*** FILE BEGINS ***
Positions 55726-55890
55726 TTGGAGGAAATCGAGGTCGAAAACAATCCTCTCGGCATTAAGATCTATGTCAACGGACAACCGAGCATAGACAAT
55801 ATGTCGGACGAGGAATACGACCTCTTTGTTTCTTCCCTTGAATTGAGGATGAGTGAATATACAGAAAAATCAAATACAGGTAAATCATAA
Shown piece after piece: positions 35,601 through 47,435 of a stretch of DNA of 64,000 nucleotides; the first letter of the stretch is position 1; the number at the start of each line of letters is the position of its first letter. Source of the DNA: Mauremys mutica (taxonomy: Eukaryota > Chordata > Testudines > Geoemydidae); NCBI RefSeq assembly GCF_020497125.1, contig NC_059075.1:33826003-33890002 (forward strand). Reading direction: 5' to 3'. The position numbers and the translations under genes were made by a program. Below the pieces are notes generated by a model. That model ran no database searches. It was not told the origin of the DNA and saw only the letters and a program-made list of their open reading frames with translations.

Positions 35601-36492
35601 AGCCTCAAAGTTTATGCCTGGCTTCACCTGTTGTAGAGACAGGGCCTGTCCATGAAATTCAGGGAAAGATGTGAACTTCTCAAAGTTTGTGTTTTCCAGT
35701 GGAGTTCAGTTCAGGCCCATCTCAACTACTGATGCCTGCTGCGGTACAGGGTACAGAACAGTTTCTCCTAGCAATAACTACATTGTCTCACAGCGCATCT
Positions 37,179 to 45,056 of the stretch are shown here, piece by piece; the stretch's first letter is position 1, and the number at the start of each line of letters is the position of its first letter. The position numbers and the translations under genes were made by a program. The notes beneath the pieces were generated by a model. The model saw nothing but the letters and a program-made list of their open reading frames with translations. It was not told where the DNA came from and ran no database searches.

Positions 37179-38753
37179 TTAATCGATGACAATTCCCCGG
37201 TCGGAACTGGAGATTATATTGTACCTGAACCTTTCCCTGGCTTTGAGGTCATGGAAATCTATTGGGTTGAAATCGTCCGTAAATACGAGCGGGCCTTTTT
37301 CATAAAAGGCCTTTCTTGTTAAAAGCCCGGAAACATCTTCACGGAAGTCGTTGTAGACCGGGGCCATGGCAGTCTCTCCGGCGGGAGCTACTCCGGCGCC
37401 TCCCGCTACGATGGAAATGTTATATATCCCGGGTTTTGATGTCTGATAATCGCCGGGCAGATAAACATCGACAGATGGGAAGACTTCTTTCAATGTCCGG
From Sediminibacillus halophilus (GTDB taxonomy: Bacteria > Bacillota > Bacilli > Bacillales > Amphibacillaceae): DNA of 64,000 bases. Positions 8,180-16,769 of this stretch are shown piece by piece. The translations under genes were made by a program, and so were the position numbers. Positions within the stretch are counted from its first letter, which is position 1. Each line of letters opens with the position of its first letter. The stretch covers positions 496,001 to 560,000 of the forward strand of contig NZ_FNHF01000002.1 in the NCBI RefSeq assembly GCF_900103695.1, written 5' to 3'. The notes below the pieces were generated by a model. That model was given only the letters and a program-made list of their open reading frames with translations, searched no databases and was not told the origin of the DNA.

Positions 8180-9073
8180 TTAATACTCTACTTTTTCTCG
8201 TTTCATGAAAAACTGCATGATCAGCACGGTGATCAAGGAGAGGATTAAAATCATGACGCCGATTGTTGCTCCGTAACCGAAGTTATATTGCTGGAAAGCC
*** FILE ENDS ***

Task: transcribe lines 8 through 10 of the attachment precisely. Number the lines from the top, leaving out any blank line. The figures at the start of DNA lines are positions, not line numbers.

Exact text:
Positions 37,179 to 45,056 of the stretch are shown here, piece by piece; the stretch's first letter is position 1, and the number at the start of each line of letters is the position of its first letter. The position numbers and the translations under genes were made by a program. The notes beneath the pieces were generated by a model. The model saw nothing but the letters and a program-made list of their open reading frames with translations. It was not told where the DNA came from and ran no database searches.

Positions 37179-38753
37179 TTAATCGATGACAATTCCCCGG